I have both anxiety and depression. Which one should I treat first?
Many individuals experience both anxiety and depression. There are likely numerous factors that are contributing to both issues. However, generally speaking, chronic anxiety and worry can lead to avoidance of life circumstances and particular situations, including one’s own thoughts and feelings, which often leads to depression over time.
What is depression?
Depression is a mood condition that negatively impacts one’s thoughts, feelings, and behaviours. Depression can be persistent, short or long-lasting, and can significantly interfere with daily functioning. Untreated, major depression can sometimes lead to suicidal thoughts, and/or self-harming behaviours.
What are symptoms of post-traumatic stress?
Symptoms can consist of flashbacks, nightmares, panic attacks, a high level of alertness, irritability or anger, little interest or pleasure in doing things, lack of concentration, restlessness, and an avoidance of activities and particular situations that remind the individual of the traumatic incident.
Do I have to revisit all of the details of my trauma?
No, trauma research has shown us that we do not need to talk about the details of our trauma experience for effective change to happen. We are more interested in hearing about how you presently think about your trauma, and other important aspects of your life.
When does a trauma experience(s) become post-traumatic stress disorder?
Not everyone who has experienced trauma has PTSD. When an individual experiences a traumatic event, there is an activation of emotional, physical, and brain-based responses. There are a myriad of biological, genetic, psychological and environmental factors that can contribute to the non-recovery or recovery of trauma.
My trauma happened years ago. Why is it still impacting me?
Trauma triggers the brain’s fight-flight-freeze response system. This is when the mind detects the threat and sends an automatic message to the body to move or freeze, which creates a rush of stress hormones that produce physiological changes to fight off the perceived threat to one’s safety. After trauma, the body holds the memories of the traumatic experience, and these can cause a number of physiological, and psychological symptoms well after the traumatic event.
Grief and Loss Counselling
When is grief and loss therapy or counselling needed?
Grief and loss counselling can be offered soon after the death to facilitate support to the individual or family who is grieving. Grief therapy, however, is not recommended until at least three months after loss, as typically bereaved individuals are still in shock and disbelief and may find it difficult to process their experiences with grief.
What is the main goal of grief and loss counselling and therapy?
To help the individual integrate the reality of the loss into their life, so that they can develop a new ongoing relationship with their loved one. Additionally, the bereaved individual is encouraged to learn and practice how to provide care to themselves so when grief surfaces they can tend to their sorrow in healthy ways.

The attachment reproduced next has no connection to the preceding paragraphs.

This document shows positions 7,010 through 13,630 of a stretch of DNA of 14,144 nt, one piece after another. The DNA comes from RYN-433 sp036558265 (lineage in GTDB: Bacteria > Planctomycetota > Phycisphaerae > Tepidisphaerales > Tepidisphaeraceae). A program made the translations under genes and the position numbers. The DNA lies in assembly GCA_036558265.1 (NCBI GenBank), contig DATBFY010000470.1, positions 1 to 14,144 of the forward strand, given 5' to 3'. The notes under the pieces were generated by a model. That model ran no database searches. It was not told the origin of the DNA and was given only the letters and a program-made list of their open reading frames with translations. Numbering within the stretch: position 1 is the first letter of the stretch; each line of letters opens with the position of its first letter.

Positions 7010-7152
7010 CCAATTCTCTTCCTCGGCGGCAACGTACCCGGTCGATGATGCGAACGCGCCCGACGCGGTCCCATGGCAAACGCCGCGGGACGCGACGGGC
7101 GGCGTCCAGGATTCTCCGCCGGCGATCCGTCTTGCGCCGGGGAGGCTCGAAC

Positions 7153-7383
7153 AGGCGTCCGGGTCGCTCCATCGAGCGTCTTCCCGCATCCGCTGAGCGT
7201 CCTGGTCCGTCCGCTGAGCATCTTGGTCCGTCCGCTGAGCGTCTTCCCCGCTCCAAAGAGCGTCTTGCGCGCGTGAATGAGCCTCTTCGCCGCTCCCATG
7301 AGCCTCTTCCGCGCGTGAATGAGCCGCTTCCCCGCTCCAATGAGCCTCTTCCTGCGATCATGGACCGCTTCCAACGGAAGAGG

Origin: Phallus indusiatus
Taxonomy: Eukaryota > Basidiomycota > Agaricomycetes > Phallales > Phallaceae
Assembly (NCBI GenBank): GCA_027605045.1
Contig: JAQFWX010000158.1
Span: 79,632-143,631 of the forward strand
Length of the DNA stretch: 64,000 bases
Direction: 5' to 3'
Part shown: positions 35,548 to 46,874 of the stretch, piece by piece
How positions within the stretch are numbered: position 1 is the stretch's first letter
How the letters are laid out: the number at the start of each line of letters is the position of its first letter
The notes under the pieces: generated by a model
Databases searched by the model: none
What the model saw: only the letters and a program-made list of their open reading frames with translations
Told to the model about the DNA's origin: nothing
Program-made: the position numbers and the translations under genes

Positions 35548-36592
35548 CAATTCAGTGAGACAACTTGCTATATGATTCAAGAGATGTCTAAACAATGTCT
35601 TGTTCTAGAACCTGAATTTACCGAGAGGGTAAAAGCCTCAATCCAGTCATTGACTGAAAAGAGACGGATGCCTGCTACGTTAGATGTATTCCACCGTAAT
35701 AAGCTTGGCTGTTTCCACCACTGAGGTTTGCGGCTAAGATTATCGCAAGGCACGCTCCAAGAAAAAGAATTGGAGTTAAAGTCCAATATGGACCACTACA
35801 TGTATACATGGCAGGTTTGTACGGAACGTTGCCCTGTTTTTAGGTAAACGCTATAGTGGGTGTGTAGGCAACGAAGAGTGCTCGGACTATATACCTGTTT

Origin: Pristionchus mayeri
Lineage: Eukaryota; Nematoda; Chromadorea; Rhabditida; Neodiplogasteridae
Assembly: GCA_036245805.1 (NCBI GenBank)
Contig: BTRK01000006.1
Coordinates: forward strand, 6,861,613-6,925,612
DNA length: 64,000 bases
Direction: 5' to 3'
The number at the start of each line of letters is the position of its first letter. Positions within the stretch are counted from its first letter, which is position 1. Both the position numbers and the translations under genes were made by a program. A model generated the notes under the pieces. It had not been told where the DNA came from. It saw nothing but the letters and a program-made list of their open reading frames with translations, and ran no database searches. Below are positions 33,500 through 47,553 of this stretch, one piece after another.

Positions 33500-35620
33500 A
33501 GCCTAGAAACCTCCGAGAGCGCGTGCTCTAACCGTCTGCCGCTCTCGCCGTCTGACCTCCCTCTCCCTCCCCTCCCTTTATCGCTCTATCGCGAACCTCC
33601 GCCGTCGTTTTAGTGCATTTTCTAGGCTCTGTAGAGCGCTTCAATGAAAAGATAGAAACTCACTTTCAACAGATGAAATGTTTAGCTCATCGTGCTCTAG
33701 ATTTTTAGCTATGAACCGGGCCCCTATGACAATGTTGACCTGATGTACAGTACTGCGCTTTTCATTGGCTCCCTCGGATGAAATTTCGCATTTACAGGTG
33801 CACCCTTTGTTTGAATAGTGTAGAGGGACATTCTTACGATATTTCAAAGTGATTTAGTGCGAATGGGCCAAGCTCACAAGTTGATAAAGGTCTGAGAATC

What would a family therapy session look like
Generally, the family therapy session would begin with the person, or persons, who made the referral for therapy. The therapist would seek to understand the nature of the problem, who was in the family structure and who would be interested in participating in the family therapy process. No one would be forced to be involved, but everyone interested would be able to have a voice in the definition of the problem, and become part of the process of change.
Would everyone in the family come to the first session?
Sometimes, but not always. It is helpful for the therapist to understand each perspective of the family problem, from each person or group. Parents might be in one session, children, if they chose to participate, in another. Then groups could be formed from there. Eventually it would be useful to have as many people as possible in the room, or at least be heard, including extended family and important others. This is a collaborative process between the family members and the therapist.
What if one or more people in the family choose not to attend?
Sessions can be very productive with everyone who chooses to attend present. Exploring the reasons why someone does not want to attend, and building more emotional safety for them, will often result in everyone being present and heard.
When should I think of family therapy?
Common requests for family therapy: when adult children are in conflict with their parents, or a sibling; when a family is trying to reconnect with cut off members of the family; when there is a family culture that is defined by conflict and intense emotion, such as a family with teen children; with families with younger children, who are too young for talk therapy themselves, then family therapy can begin to observe parenting styles, strength of the parenting team, stress from external forces such as grandparents, and mental health/substance use, for example.